This remote Sinhalese village is situated in Eastern Sri Lanka, in the Yala East wild life park commonly known as Kumana. It is probably the only village inside a national park. Kumana village originated with the arrival of Sinhalese people who fled the upcountry areas following the 1818 Uwa Wellasa rebellion. Groups of people fled along rivers downstream to the Northern coast. Several families came down Kumbukan Oya and settled down close to the sea, near the mouth of Kumbukan oya. This is how Kumana village, Panama village 35 km from Kumana, and most of the Sinhalese villages in the East originated.
Category Archives: elephant tales
David Graham … a Comment which the Editor considers worthy of Individuated Airing
Interesting post — [that by Stefan d’Silva on “Legend and Mystery in Kumana National Park” ]. Didn’t hear about the nittaewo until one of the wildlife trackers told me about them on a trip in Kumana in 2014. My dad took my brother and me on big game hunts for wild boar in Okande in August 1963 and April 1964. Dad’s friend Dr. Guy Paranavitharne and his three sons were among the hunting party. Also along were my dad’s childhood friend Dr. Rajah Beddewela and Dr. Guy’s cousin Claude Abeywardena and his two sons.
editors’ addition from www.thedailybeast.com
ATW Guneratne, courtesy of Daily News, 12 January 2016, where the title is “Wilderness is calling”
Lee Tulloch, 8 January 2016 in http://www.traveller.com.au/sri-lanka-island-paradise-reborn-glx7uf
It may not be a case of ‘bye bye backpacker’ – they will still come for the beaches and inexpensive lifestyle – but this island nation now offers some of the finest small hotels and resorts in the world. The first time I visited Sri Lanka, four years ago, I was smitten by the sensuality of this tear-shaped island of terraced tea plantations, dense jungles, empty beaches, vine-covered ancient ruins, king coconut groves, cinnamon forests, and the fragile beauty of its dilapidated colonial-era architecture. I was not so smitten by the roads. Those days (and these) it could still take several hours to travel from Colombo to the highland tea plantations, a relatively short distance by Australian standards, on terrible thoroughfares, clogged with tuk-tuks, known as “three-wheelers” here, local buses blaring jangly music and trucks conveying elephants to new owners. There are new highways, built by Chinese chain gangs, but the hilly terrain still makes single-lane roads the norm. Continue reading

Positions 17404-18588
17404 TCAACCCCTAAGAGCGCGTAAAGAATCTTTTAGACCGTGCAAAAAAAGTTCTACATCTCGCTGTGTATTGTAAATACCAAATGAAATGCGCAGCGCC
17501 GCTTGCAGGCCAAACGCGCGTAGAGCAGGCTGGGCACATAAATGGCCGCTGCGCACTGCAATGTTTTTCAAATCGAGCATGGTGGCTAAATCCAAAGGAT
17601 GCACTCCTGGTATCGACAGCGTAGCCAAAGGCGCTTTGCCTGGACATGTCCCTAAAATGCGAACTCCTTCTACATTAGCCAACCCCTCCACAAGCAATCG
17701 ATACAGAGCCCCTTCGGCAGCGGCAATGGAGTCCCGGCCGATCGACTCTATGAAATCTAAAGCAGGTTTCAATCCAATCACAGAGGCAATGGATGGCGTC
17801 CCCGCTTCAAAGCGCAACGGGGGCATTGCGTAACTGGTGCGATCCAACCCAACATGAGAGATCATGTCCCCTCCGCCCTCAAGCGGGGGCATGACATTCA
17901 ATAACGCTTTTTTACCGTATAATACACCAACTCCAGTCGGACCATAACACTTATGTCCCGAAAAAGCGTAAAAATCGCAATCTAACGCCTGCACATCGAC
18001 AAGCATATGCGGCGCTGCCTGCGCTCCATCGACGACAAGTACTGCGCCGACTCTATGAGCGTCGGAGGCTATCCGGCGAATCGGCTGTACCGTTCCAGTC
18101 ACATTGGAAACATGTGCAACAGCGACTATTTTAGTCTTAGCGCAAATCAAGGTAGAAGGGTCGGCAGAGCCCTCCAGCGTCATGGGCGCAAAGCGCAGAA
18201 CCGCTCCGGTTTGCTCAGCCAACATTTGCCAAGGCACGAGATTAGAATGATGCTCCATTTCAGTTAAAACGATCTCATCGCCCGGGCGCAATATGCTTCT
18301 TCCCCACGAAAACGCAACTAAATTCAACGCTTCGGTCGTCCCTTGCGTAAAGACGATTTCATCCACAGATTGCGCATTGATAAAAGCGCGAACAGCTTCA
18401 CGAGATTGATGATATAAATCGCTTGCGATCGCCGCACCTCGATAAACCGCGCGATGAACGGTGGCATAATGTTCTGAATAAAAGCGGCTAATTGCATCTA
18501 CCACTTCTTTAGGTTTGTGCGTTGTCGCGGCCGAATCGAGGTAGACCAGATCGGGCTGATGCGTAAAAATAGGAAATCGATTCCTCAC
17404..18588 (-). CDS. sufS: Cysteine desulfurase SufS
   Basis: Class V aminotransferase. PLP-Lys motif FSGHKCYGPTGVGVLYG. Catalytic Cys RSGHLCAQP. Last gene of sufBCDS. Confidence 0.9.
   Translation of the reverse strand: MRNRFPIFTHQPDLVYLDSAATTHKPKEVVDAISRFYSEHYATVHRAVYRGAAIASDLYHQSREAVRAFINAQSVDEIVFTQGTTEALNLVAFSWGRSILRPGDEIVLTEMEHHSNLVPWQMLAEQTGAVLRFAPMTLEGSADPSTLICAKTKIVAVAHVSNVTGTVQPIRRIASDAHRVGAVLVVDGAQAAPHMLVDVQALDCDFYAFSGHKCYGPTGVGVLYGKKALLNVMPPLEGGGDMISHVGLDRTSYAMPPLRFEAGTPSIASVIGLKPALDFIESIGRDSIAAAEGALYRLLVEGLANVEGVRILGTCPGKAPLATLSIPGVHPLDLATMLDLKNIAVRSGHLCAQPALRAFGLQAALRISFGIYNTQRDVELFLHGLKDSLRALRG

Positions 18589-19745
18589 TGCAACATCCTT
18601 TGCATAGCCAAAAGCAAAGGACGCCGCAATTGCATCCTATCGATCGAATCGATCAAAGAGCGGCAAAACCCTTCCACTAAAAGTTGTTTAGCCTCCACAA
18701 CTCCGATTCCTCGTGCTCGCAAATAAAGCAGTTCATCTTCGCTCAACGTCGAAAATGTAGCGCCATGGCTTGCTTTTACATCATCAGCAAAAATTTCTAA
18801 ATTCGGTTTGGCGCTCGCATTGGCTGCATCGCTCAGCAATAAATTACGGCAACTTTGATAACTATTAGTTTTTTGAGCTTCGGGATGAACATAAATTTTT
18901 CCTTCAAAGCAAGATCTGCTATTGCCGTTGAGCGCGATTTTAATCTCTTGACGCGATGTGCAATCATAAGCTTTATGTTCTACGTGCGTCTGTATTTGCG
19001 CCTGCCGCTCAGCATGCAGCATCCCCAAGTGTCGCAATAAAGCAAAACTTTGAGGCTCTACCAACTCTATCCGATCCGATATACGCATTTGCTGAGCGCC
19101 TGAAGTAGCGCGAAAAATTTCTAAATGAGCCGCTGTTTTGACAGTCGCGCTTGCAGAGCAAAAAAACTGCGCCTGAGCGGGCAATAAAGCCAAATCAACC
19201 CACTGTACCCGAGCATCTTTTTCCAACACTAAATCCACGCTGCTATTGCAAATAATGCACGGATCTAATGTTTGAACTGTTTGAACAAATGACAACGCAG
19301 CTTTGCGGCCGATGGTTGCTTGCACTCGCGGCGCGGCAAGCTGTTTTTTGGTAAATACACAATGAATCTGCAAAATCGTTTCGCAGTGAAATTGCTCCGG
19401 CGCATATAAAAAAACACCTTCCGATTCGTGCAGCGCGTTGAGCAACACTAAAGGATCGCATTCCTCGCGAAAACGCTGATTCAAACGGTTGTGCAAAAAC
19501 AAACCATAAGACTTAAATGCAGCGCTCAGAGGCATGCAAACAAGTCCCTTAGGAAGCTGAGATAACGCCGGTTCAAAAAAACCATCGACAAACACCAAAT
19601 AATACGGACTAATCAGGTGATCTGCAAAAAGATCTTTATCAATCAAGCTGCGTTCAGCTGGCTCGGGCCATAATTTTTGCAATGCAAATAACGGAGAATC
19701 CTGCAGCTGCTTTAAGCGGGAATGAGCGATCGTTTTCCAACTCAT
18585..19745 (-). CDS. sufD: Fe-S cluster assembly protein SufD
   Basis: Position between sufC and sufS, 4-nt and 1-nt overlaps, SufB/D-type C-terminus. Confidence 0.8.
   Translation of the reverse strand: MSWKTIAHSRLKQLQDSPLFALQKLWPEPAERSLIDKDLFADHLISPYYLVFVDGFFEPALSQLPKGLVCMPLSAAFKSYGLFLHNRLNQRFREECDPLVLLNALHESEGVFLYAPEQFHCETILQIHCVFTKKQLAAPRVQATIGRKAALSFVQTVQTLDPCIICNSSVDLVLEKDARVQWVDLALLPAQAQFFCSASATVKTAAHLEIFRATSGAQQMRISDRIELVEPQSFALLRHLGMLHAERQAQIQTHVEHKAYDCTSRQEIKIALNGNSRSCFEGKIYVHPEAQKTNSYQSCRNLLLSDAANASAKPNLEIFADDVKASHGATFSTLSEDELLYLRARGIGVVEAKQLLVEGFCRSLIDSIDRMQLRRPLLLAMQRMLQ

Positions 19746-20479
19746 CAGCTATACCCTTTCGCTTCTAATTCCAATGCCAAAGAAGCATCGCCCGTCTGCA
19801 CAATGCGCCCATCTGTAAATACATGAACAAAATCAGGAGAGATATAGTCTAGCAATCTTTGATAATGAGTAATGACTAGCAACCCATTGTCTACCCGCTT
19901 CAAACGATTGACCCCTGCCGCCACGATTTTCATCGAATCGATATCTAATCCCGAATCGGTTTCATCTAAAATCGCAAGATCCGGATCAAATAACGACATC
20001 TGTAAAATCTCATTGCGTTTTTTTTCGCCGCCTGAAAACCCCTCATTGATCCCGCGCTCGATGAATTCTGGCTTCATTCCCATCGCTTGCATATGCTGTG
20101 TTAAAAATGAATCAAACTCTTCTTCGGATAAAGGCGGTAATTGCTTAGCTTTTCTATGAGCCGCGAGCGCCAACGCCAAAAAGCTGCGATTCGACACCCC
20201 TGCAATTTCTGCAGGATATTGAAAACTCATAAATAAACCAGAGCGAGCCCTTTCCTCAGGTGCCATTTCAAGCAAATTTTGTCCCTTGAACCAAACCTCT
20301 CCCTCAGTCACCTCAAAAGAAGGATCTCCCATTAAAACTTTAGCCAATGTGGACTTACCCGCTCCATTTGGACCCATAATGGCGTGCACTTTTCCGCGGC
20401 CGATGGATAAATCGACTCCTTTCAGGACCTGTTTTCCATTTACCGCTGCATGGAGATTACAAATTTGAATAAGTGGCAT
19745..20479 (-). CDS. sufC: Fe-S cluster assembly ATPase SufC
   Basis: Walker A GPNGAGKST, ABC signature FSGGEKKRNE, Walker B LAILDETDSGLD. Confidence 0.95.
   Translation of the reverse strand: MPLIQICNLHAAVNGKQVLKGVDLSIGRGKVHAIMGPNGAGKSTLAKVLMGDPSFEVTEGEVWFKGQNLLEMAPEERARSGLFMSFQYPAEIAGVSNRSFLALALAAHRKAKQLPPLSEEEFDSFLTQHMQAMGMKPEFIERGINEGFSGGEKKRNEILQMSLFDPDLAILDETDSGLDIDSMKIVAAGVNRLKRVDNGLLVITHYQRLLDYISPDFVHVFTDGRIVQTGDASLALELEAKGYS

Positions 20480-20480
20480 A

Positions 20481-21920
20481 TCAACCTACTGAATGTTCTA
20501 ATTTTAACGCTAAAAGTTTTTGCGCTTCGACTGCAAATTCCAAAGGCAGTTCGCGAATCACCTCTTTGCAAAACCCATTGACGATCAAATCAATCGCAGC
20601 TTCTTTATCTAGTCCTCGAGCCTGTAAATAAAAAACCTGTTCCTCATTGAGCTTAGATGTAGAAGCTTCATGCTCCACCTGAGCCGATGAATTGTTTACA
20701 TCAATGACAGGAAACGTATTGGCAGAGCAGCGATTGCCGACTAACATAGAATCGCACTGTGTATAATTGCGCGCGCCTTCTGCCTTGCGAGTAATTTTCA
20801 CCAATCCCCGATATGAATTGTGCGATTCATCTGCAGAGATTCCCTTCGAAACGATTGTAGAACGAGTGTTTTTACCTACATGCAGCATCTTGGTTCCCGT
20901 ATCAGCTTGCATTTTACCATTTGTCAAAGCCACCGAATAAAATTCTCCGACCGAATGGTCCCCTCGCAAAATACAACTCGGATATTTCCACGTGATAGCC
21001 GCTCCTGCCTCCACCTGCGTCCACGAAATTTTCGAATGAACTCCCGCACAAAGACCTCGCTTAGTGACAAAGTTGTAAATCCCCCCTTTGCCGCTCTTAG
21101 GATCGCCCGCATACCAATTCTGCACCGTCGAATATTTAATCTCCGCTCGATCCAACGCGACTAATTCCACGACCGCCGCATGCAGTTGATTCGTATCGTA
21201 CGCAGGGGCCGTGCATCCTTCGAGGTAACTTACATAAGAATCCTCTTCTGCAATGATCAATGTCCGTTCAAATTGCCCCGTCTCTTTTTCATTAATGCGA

Romesh Ranganathan, 30 Septmber 2015, courtey of http://www.theguardian.com/tv-and-radio/2015/sep/30/asian-provocateur-romesh-ranganathan-in-sri-lanka?CMP=share_btn_tw
Razeen Sally is an acquaintance and a reputed scholar attached to the Lee Kuan Yew School of Public Policy at the National University of Singapore. When I spotted his review of the Sri Lankan economy and its political setting in the prestigious Wall Street Journal in mid-December, I immediately inserted it in THUPPAHI with a feisty title of my own coinage. This was in part because I had reservations about some of his evaluations. These thoughts arose in part from some of the economic indicators emphasised by one Jon Springer of the prestigious Forbes agency in USA.
In part my queries arose from my readings of the political economy of Sri Lanka in spatio-economic terms on the basis of my historical and political researches. Several themes associated with this peculiar respective had already been presented in my review of the issues surrounding the construction of a cricket stadium at Sooriyawewa as one pillar in the Rajapaksa family’s “cultivation” of their “home garden,” viz., Hambantota District — an essay that had earned me a reprimand (private email) from a good friend in Jayantha Dhanapala and attracted sarcastic comments in transcurrents. Continue reading